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The history we don’t know

By Billy Singleton/ Community Columnist

The 2020 presidential election has been the dominant subject of news broadcasts in recent weeks as claims and counterclaims of fraud, deception and abuse of the electoral process have been endlessly discussed and debated.

Editorials in numerous media outlets have promoted the belief that the 2020 election is unique, unlike any other in the annals of American history. However, as former president Harry S. Truman once wrote, “The only thing new in this world is the history we don’t know.” Claims of election irregularities are as old as the democratic process itself. In fact, voters in Chilton County found themselves embroiled in a similar controversy during the June 1938 Democratic primary.

On June 16, 1938, the headline of the Union-Banner newspaper announced, “Absentee Ballot Box in Democratic Runoff Taken from Courthouse.” The article reporting the theft informed readers, “Tuesday at noon, five prominent Democrats of the county took charge of the absentee box and supplies, handed them out the window, placed them in a waiting automobile and spirited them away to parts unknown.” The theft was attributed to the “culmination of a bitter and lengthy fight over Democratic absentee ballots.”

The theft occurred as election managers completed the poll list and were ready to begin counting the 741 absentee ballots. The Union-Banner article further explained, “The whole affair was conducted in broad open daylight by unmasked men and unarmed as far as witnesses could see.” The article then listed the names of the five prominent members of the community involved in the theft.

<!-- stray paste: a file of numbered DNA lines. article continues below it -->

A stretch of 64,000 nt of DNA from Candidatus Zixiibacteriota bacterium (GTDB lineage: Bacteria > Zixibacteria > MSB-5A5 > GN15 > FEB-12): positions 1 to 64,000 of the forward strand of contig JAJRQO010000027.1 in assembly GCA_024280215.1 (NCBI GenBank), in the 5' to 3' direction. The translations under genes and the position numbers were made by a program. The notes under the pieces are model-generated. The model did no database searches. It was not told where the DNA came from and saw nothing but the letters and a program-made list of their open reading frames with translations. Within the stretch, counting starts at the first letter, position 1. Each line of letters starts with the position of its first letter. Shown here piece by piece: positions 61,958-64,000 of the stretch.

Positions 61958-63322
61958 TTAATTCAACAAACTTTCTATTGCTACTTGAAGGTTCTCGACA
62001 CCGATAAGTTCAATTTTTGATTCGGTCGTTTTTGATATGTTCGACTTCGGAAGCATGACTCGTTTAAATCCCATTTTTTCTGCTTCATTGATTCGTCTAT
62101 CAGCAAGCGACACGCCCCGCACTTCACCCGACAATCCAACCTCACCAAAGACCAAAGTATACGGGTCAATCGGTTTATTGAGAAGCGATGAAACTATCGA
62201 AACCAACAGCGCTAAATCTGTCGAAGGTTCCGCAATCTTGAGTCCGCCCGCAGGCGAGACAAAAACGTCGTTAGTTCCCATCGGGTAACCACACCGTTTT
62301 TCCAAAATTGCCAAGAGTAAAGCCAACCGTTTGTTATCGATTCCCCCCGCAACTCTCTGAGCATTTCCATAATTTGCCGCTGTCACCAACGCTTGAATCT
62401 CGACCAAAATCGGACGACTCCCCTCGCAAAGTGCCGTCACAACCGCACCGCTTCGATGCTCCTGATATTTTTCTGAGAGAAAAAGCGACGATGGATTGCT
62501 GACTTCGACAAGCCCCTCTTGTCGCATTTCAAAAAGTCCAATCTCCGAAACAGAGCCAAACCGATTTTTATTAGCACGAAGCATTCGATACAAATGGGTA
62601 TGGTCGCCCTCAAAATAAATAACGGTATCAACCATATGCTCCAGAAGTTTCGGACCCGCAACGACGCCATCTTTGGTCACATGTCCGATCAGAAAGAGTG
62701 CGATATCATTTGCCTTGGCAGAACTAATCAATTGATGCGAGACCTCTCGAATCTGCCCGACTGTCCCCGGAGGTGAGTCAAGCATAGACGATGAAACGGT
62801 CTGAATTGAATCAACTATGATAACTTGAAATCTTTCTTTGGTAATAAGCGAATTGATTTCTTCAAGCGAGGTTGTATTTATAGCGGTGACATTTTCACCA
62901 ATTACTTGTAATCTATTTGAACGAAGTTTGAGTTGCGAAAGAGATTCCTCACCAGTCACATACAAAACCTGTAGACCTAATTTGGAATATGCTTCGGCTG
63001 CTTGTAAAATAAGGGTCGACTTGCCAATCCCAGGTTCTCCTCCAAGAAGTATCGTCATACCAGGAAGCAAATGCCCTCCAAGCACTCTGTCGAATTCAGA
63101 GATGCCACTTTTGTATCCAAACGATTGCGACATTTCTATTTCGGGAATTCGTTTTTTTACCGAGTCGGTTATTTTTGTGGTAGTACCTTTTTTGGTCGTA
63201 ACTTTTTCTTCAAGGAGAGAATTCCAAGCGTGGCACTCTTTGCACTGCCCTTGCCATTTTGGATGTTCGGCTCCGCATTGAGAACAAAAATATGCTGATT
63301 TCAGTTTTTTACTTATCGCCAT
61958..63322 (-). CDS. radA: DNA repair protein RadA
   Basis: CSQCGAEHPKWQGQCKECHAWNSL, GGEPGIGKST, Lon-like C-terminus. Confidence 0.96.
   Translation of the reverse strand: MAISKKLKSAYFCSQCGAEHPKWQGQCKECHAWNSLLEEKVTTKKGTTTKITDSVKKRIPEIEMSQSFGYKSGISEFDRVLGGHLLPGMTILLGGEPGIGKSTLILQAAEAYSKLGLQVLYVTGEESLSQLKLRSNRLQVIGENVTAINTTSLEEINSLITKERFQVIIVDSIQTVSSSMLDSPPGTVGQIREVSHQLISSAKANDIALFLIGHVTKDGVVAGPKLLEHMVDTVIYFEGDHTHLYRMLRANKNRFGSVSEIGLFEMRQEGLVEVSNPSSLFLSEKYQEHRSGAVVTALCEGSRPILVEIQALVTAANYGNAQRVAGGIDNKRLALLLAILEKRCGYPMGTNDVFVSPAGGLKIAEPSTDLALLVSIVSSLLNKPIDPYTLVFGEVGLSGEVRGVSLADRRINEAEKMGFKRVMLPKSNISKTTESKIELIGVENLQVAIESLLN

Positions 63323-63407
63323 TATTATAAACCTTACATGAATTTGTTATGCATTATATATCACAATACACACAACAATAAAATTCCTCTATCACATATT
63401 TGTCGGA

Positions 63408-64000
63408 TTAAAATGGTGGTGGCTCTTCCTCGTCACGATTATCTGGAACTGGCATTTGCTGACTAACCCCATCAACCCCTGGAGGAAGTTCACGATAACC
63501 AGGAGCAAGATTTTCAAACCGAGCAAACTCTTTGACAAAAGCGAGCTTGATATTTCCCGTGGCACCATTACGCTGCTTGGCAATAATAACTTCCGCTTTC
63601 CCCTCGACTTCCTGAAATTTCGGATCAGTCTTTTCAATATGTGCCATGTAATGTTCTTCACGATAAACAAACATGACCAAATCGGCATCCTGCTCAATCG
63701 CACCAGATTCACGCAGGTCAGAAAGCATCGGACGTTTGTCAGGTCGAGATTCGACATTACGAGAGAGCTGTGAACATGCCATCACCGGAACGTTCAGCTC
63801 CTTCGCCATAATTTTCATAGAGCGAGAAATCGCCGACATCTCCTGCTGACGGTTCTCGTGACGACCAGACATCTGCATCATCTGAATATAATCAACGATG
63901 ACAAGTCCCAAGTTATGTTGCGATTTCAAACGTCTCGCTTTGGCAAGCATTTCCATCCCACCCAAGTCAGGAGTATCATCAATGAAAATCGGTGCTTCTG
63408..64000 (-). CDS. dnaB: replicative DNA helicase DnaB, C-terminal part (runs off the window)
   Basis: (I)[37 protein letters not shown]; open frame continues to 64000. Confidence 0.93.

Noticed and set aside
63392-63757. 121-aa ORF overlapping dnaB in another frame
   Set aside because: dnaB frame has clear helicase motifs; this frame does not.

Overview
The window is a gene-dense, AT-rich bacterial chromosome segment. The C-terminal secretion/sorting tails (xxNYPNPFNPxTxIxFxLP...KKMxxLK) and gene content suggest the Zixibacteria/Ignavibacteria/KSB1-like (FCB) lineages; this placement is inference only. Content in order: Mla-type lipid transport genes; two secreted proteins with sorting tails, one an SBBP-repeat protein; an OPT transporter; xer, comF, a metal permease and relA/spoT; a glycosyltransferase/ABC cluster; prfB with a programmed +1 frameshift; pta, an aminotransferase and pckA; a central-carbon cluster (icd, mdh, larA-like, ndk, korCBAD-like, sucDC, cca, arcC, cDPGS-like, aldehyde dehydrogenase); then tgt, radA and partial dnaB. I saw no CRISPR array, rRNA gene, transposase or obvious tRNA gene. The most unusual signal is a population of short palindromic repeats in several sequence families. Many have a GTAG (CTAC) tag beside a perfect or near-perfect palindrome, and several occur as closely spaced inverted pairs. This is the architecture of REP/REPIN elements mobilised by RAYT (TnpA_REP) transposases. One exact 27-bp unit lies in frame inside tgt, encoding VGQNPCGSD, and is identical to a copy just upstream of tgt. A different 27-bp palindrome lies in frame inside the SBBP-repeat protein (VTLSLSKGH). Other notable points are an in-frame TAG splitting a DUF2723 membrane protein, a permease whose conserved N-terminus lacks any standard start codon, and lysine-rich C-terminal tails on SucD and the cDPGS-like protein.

Subsequent news coverage suggested that the men who arranged and carried out the theft intended for it to be done as publicly as possible. According to the Union-Banner article, “They must have considered it a matter of public service and public interest as no attempt was made to conceal their actions. After the job was finished, all of the men went about their regular duties, making themselves readily available to anyone who might wish to get in contact with them.”

Because of the intense public emotions created by the theft, Gov. Bibb Graves dispatched four highway patrolmen to Clanton. However, as passions began to abate, the need for additional security soon dissipated.

Charges of fraud and unfairness involving irregularities and buying of absentee votes continued to be circulated throughout the county during the 1938 general election. In a speech to an overflow crowd at the Chilton County Courthouse, Judge J. O. Middleton addressed the issue of illegal absentee ballots proclaiming, “Who sells his vote, sells his country; who buys an office will sell it for one consideration or another.”

According to newspaper reports, no arrests were ever made in the theft of the absentee ballot box and the missing ballots were never officially located. A second Democratic primary runoff election was held on July 24, 1938 to allow voters another opportunity to select candidates for the general election.

Although the 1938 general election was concluded without further controversy, the validity of absentee ballots in Chilton County would again become an issue in 1942 as 999 absentee ballots were submitted, approximately 16 times the number cast by voters in Jefferson County during the same election.

The history that we do not know may well be the only thing new in this world. Perhaps a more relevant lesson these recurring events provide was suggested by English philosopher Aldous Huxley who wrote , “That people do not learn very much from the lessons of history is the most important of all the lessons of history.”